For over 30 years the leading pallet and sawmill magazine in America.
Coming into Focus: Expiration of Softwood Pact Nears, Concerns Arise
Softwood Lumber Agreement: As the trade pact sets to expire, neither the U.S. nor Canadian authorities can reach a new agreement. Looks as if conditions are right for Canadian lumber imports to increase.
Date Posted: 10/1/2015
Softwood Lumber Agreement:
As the trade pact sets to expire, neither the U.S. nor Canadian authorities can reach a new agreement. Looks as if conditions are right for Canadian lumber imports to increase.
The expiration of the U.S.-Canadian Softwood Lumber Agreement, as well as other factors, could lead to an influx of Canadian lumber entering the U. S. market, according to experts.
The agreement, set to expire Oct. 12 after being renewed for two years in 2012, regulates Canadian lumber exports to the United States. Under the terms of the 2006 pact, the United States ended collection of countervailing and anti-dumping duties on imported Canadian softwood lumber, and Canada imposed taxes and quantitative restrictions on softwood lumber exports to the United States.
The two sides have remained far apart in terms of a new agreement.
Canadian officials have made it clear they wanted to extend the agreement in its current form. Steve Thomson, British Columbia’s Minister of Forests, Lands and Natural Resources Operations, said as much in early September. “Our current position is consistent with the industry position, which is we would like to see the agreement extended (in its current form),” said Thomson, whose remarks were reported by the Times Colonist newspaper in Victoria.
U.S. lumber producers, represented by the U.S. Lumber Coalition, have something different in mind. They told an audience in Vancouver earlier this year that they want a new agreement with tighter restrictions on Canadian softwood lumber exports to the country or else they will seek trade sanctions under U.S. law. “The present agreement as structured, from the coalition’s perspective, is not a viable way of moving forward,” said, Zoltan van Heyningen, executive director of the Coalition, as reported by a business news publication in Vancouver.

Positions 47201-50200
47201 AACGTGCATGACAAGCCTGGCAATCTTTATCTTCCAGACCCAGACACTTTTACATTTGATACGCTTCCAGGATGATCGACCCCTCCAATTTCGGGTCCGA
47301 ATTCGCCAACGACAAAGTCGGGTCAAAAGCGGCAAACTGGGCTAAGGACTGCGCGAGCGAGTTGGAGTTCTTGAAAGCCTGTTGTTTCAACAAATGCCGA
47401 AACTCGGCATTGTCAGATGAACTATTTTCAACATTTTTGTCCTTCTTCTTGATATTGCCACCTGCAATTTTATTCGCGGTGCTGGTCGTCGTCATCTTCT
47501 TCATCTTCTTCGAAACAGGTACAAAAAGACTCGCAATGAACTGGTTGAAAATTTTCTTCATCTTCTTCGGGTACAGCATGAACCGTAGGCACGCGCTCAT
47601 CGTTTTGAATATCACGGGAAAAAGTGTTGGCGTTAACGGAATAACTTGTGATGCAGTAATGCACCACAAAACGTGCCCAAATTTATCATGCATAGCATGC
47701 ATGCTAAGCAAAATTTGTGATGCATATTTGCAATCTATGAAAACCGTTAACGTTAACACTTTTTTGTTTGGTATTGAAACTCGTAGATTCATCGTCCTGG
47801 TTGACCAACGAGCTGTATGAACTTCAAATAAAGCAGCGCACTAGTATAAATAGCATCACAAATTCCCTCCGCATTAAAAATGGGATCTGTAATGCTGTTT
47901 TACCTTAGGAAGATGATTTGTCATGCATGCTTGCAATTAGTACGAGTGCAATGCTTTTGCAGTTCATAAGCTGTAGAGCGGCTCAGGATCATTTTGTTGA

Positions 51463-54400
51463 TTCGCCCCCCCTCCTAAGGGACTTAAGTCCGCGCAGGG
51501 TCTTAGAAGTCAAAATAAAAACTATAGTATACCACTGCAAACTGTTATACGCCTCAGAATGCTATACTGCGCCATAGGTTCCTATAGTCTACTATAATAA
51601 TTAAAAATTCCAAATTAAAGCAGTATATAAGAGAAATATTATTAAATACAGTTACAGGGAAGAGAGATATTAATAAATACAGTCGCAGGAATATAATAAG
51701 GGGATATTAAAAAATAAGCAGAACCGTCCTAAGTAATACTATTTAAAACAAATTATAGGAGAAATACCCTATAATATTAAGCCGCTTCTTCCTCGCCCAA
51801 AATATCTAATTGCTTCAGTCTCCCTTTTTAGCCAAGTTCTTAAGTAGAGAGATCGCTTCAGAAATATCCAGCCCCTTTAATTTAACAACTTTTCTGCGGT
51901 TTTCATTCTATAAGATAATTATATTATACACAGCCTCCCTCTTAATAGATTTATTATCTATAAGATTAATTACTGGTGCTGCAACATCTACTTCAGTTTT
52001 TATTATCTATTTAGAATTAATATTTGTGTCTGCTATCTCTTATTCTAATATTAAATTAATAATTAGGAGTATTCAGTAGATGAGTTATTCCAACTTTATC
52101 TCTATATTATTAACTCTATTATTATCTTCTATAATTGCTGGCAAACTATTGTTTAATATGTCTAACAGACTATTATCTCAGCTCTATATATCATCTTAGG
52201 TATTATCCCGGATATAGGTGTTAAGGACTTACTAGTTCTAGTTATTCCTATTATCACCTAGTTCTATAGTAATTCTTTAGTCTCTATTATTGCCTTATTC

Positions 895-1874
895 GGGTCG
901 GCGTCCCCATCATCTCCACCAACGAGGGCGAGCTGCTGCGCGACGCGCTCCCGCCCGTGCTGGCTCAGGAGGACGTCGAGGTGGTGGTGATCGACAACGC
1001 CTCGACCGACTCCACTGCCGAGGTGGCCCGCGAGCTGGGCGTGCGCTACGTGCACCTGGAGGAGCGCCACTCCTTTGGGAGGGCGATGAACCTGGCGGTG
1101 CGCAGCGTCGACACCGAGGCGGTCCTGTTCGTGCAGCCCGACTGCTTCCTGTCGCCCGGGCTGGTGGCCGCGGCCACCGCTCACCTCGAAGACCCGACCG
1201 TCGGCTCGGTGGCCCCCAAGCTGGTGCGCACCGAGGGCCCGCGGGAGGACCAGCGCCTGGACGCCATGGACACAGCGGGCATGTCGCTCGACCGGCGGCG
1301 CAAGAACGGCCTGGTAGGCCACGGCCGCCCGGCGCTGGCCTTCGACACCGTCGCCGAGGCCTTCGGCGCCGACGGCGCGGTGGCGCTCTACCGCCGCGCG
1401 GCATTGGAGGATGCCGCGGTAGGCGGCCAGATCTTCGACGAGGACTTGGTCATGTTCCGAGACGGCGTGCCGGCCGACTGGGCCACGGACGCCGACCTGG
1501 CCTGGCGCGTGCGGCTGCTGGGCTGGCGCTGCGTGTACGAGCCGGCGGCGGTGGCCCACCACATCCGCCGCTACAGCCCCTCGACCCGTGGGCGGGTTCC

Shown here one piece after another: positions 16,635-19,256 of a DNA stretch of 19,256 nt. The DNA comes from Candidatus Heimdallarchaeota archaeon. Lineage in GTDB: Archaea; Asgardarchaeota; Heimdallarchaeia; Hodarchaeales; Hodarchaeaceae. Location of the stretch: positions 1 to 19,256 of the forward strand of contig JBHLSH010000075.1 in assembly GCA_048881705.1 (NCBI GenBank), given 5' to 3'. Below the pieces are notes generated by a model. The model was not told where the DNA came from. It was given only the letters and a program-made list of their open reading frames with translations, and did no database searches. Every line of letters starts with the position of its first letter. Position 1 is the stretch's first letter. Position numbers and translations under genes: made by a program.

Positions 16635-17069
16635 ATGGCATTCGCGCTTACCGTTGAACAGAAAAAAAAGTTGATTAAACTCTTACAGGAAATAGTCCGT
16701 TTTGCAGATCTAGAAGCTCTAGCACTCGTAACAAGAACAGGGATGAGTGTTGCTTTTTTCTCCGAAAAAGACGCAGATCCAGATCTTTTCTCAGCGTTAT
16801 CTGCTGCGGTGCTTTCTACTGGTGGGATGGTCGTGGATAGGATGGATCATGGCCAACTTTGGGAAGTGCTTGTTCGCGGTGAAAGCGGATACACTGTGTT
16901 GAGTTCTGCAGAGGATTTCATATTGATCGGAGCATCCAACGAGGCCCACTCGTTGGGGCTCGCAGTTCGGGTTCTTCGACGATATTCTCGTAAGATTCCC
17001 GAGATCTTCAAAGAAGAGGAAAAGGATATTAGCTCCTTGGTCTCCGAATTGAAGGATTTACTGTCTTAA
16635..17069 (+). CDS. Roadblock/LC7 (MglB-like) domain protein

American lumber producers are concerned that British Columbia’s markets in China may dry up, he said, making more wood available to enter the United States. They also want stronger measures in Canada to establish a more market-based timber pricing system. In addition, U.S. producers are not happy with how they have faired under the dispute resolution process of the current agreement; they challenged Canadian producers three times but won just once.
The U.S. government was prepared to negotiate a new agreement but has received no response from Canada, according to Van Heyningen.
Under the current agreement, the two countries committed to a one-year standstill period after the expiration date, which would likely mean the United States could not impose duties until October 2016.
The expiration of the agreement favors Canadian lumber producers, according to Shawn Church, editor of Random Lengths, which covers the softwood commodity markets. “They will have much better access to the U.S. market for at least a year,” he said.
“Traders are focused on this,” added Shawn. “There could be more supply directed to the U.S. market.” That would be good for Canadian suppliers and also U.S. pallet and container manufacturers that use softwood material, he noted.
A few other factors are impacting lumber markets and the U.S.-Canada dynamic. For example, China has reduced imports, including softwood lumber, which makes more wood available to the North American market. Also, Canada has the benefit right now of a favorable currency exchange rate.
Todd Morgan, director of forestry industry research at the Bureau of Business and Economics Research at the University of Montana, also noted that the strength of the dollar makes the U.S. a very attractive market.
“Come October and November, when the Canadian softwood lumber agreement ends, I think some folks are nervous that the Canadians are going to flood the market with lumber,” Morgan told the Flathead Beacon newspaper in Montana in late August. “In the short run, it could be tough for a lot of U.S. lumber manufacturers.”